Wine is constant proof that God loves us and loves to see us happy. – Benjamin Franklin
Our experiences in La Rioja left us loving the region and the people and scheming on how we could find our way back for a follow-up visit to Spain’s go-to wine area. If you’re thinking about heading to La Rioja for the first time, here are some tips and thoughts from our foray into Spanish Wine Country.
Know that tastings include winery tours.
[dropcap]1[/dropcap]Unlike many US wine tasting experiences, wine tasting in La Rioja is more than walking up to a bar and tasting off of a wine list/menu. The tastings in La Rioja, often at a cost, hinge on tours of the estates, the processing areas and bottling facilities and culminate with a visit to the tasting room to test the wares. In our experience, the tours lasted about an hour, sometimes more, not including the tasting component. All of the bodegas we visited standardly charged a fee for the visit, most in the neighborhood of €10 per person, which includes the tour and a series of pretty hefty pours.
Schedule your tasting appointments.
[dropcap]2[/dropcap]Building off of the first point, it’s important to know that tastings generally require advanced appointments or reservations. Since the tasting constitutes a tour, you’ll need to coordinate with the bodega in advance to find availability that works. As was the case with Bodegas Ysios for us, despite booking about a month in advance, our only option was a Spanish-language tour for the time we planned to visit. This will take a bit more forethought to craft your itinerary but also allows you to select some key highlights in advance!
Manage your time.
[dropcap]3[/dropcap]This was a lesson that we learned on day one! We quickly realized that what we thought was an appropriate allocation of time was way off. For our first day, we scheduled an 11AM tasting, a 1:15PM tasting and a 4PM tasting, thinking we’d even have time for a 2:30PM lunch nearby. Sounds good, right?
We couldn’t have been more wrong! Being novices to the wine scene in Spain, we assumed that 1 1/2 hours would be plenty of time for a single winery, but we found ourselves rushing from bodega to bodega on our first day, without time to stop for lunch. Our 11AM tasting and tour took us through 1:45PM, and our second tasting had us going until slightly after 4PM, making us about 25 minutes late for our final tasting of the day.
Our second day was paced infinitely more appropriately: a morning tasting at around 10:30AM, lunch with wine pairings at 12:30PM and an afternoon tasting at around 3PM. Yes, we were only able to see two wineries but this balance kept things moving along at a comfortable pace and never had us feeling rushed. Two wineries + lunch is a safe setup.
TIP 3.5: Don’t forget lunch! You’ll be wine tasting from morning until late afternoon so it really is worth penciling in lunch so you can stay awake and alert during the day. I would totally recommend the option of having lunch with wine pairings so you can continue to enjoy the wine culture of the region (find a place that appeals to you in advance or work with a guide to choose something that will be a good fit). It’s a great option that keeps you tasting tempranillos but also allows you to consume real food, not just tiny bread sticks and nibbles of cheese.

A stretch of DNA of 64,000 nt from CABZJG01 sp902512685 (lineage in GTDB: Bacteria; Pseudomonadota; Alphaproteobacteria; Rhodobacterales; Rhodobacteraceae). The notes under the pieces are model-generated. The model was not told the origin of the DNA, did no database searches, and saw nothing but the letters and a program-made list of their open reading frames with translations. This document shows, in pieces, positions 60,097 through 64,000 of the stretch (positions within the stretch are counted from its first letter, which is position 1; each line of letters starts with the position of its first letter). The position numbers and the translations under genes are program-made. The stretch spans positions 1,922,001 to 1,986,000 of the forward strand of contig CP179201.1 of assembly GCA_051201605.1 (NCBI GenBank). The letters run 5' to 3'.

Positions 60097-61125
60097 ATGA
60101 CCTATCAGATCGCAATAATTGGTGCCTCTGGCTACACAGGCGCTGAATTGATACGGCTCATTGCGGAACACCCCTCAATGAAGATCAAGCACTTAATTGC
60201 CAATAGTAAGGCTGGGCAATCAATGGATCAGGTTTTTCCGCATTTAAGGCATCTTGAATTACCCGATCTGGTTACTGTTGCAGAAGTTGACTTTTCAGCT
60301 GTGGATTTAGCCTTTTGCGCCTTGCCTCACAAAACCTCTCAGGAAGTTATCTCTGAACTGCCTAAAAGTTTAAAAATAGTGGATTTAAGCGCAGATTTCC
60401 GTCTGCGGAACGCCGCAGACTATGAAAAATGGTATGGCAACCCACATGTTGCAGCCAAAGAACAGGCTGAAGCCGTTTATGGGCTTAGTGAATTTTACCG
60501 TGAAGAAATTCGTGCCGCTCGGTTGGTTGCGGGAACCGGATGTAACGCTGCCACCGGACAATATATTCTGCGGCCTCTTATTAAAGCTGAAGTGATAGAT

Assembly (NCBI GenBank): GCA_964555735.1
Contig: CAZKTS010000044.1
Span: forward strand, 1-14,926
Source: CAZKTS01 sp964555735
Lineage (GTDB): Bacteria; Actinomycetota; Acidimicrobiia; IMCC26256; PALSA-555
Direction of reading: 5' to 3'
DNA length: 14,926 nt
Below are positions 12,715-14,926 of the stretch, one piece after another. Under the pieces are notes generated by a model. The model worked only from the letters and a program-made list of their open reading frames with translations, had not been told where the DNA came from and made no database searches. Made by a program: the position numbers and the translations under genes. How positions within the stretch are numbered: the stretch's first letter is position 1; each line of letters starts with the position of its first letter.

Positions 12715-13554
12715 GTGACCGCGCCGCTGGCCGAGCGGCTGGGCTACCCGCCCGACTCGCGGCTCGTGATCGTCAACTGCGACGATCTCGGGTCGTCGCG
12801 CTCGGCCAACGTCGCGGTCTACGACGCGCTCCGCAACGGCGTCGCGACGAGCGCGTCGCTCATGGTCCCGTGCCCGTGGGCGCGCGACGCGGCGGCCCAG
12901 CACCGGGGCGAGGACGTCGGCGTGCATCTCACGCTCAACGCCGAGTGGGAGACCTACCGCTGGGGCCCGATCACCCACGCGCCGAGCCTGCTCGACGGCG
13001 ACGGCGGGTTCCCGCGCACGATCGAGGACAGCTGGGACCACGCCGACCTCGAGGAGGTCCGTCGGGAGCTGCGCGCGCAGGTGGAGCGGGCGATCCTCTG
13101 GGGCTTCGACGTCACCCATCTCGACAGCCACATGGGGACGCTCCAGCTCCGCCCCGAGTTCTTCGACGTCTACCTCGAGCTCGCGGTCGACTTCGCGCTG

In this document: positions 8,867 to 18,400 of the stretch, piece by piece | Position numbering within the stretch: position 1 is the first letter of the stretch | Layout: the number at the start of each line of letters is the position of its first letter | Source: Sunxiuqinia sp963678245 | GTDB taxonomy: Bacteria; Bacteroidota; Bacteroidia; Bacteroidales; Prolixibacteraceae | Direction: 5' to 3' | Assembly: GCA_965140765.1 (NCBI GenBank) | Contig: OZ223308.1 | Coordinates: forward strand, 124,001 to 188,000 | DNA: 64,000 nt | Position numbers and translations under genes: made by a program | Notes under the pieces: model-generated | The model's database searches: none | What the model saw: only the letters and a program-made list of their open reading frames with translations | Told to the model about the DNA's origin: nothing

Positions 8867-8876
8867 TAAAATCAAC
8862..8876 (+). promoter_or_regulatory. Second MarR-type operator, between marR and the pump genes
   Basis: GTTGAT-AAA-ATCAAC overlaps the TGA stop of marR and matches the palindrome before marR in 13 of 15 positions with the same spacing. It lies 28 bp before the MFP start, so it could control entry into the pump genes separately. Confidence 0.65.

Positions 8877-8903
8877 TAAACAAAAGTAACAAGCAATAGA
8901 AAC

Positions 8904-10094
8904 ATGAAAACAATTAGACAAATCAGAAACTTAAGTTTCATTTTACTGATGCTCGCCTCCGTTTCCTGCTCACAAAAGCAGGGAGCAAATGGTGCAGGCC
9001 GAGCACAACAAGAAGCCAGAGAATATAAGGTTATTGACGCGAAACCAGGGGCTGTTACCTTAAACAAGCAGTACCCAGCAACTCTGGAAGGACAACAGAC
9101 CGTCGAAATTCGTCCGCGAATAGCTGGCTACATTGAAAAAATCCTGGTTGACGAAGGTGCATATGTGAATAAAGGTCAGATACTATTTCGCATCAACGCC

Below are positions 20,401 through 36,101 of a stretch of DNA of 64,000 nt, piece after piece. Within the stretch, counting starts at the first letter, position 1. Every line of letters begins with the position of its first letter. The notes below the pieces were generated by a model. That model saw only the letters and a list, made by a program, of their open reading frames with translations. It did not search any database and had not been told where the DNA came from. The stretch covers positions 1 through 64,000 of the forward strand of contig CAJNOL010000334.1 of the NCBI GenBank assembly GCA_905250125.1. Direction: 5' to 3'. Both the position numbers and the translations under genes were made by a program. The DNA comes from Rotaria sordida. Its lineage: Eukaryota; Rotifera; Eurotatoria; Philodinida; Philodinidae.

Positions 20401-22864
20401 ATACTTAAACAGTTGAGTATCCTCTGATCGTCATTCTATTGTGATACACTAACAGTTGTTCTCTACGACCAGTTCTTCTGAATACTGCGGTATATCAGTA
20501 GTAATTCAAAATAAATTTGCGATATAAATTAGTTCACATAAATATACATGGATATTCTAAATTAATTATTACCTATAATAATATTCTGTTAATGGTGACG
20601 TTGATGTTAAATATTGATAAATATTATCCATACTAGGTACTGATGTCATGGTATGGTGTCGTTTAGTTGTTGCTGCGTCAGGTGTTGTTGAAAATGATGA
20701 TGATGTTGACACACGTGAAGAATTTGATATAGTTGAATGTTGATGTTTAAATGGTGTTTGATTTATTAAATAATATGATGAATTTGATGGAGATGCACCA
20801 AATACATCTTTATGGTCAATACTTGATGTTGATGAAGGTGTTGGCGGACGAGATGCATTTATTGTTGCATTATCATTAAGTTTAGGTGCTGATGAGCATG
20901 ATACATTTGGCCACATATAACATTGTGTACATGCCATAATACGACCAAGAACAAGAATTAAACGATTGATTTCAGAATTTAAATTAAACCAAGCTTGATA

Mix modern and traditional.
[dropcap]4[/dropcap]As I mentioned in a previous post, I generally prefer the vibe of Sonoma to Napa; the spirit of a mom and pop estate to a massive production. That being said, I love the glitz and wow-factor of pretty châteaux as much as the next girl! For me, balance is key, and I think that rings true in La Rioja.
We mixed big and small, and new and old to try to get a sense of the different facets of La Rioja’s production. Marques de Riscal and Bodegas Ysios are great spots for architecture lovers who will appreciate the new feel of these properties (Bodegas Ysios was my favorite architecturally!). For a homey feel, organic-certified Remelluri captured the spirit and tradition of the region with a gorgeous estate and stunning vineyards. An on-site centuries-old chapel surrounded by freshly fallen stone fruit and olive groves added to the experience.
If you had only one day in the region and could only do two bodegas, it’s worth experiencing one more modern larger-scale winery and one smaller, more traditional winery to compare and contrast.
Go with a private guide (if possible).
[dropcap]5[/dropcap]Finally, go with a guide if you can. As with any wine tasting experience, drinking and driving is a no-no, so having a driver is a must. We had drivers for both days which kept everything stress-free, but we had a particularly wonderful experience working with Ikusnahi Tours for a private experience. Ernes, the founder, worked with us to craft the itinerary with two hand selected bodegas, and scheduled our lunchtime tasting menu. Having the expertise of a local who understands the scene and can deliver customized recommendations is a really special experience. As I’ve shared before, I’m not a big bus tour person but having a private guide is an altogether different experience that is wholly worthwhile and advantageous in my book… plus, it doesn’t have to break the bank! If you’re going with a small group of friends or family, splitting the costs makes it affordable and stress free for everyone involved.
Have you been to La Rioja? What are your tips or recommendations
for first-timers to the region?